I'm a little speechless. It's a clock that I have dreamed of owning for over a decade. It is by Keith at Small Time.
Such beautiful burl wood and finials. It will complete the Dining Room, and be a great reminder of both my 40th birthday, and the person who gave it to me, my wonderful husband. (However The Mog has lost interest again, because it isn't a mouse, and you can't eat it...)
I'm feeling very happy that so many of my friends and family made the effort to give me miniature things. Miniatures are not the most of usual things, and it has obviously taken a lot of leg work, phone calls and research to give me such wonderful surprises. I thank you all from the bottom of my heart.
But I also like to give, and I wanted to show my appreciation to my fellow miniaturists who do understand the importance of the tiniest things. Also, what birthday party is complete without some fun and games?
So I did a 'Gave-Away'.
I chose four items that I have made, one for each decade of my life.
Then I put everyone's name in a dish who had commented on my blog this year...
Enlisting the impartial help of Son II, we did a draw to see who would receive a surprise present. The tension and excitement were palpable...
First out of the dish was.... Sheila!
Now for the winners of the evening bags....
And last, but in no ways least .....
What an excitement! If you have won, please contact me by the email address in my profile, so I know if you would like me to send you your prize.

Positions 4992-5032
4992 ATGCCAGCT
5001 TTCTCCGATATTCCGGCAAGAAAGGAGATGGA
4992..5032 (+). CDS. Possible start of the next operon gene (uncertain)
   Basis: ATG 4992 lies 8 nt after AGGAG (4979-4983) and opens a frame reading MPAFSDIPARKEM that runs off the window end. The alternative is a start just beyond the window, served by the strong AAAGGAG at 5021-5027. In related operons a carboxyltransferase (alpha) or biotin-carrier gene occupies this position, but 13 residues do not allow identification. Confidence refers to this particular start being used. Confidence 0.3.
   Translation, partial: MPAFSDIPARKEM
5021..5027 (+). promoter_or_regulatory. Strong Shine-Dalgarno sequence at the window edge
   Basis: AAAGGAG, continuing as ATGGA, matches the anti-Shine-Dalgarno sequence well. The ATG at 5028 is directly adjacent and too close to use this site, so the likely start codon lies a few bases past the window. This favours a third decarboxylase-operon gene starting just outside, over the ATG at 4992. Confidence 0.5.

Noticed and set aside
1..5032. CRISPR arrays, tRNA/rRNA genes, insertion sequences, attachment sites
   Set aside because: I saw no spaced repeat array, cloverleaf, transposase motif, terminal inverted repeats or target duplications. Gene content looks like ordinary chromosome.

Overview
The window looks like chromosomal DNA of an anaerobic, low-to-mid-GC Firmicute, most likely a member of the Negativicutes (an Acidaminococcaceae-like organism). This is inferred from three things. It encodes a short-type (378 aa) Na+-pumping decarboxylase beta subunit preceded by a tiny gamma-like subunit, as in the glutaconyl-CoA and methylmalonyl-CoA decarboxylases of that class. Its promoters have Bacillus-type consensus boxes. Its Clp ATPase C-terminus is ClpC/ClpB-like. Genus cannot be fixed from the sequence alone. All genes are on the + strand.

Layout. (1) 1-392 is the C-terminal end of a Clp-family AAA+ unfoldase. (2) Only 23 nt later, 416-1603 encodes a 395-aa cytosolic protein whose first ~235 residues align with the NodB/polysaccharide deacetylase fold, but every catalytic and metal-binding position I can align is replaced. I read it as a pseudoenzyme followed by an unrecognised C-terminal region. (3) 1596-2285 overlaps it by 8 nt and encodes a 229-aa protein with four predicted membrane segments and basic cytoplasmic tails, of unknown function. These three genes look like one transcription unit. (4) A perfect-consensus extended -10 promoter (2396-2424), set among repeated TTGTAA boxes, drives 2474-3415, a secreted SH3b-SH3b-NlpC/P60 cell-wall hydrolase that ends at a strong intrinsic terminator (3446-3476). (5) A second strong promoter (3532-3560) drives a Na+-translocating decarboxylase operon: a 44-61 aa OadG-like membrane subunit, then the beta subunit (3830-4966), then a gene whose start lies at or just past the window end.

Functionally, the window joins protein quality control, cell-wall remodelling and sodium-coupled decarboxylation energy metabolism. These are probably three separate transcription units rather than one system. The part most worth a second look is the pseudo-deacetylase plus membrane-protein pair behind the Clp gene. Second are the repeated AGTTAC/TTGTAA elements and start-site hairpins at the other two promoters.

Thank you for coming to my birthday party, remember to take a slice of cake home with you!
Friday, June 5, 2020
Daviot House has a new front door. In fact, it has a new facade, and a couple of new levels too!
Due to the demands of a growing family, my workroom had to move to the attic (don't worry, it has been converted!). This meant that I had to change Daviot House's dimensions. No longer a sprawling house, it has become an imposing Scottish tower house.
But this suits me well. This way the house has a smaller footprint, and I now have a grand total of 15 rooms to play with! ;D
I don't think I have talked about the inspiration for Daviot House for a while, so I thought I'd show you a few properties that influence me.
I love the Scottish architecture of the 17th century, when houses had to be well protected, but also aspired to be homes. It is an architecture that has more connections with continental Europe than England at this time, from painted ceilings to crow-stepped gables.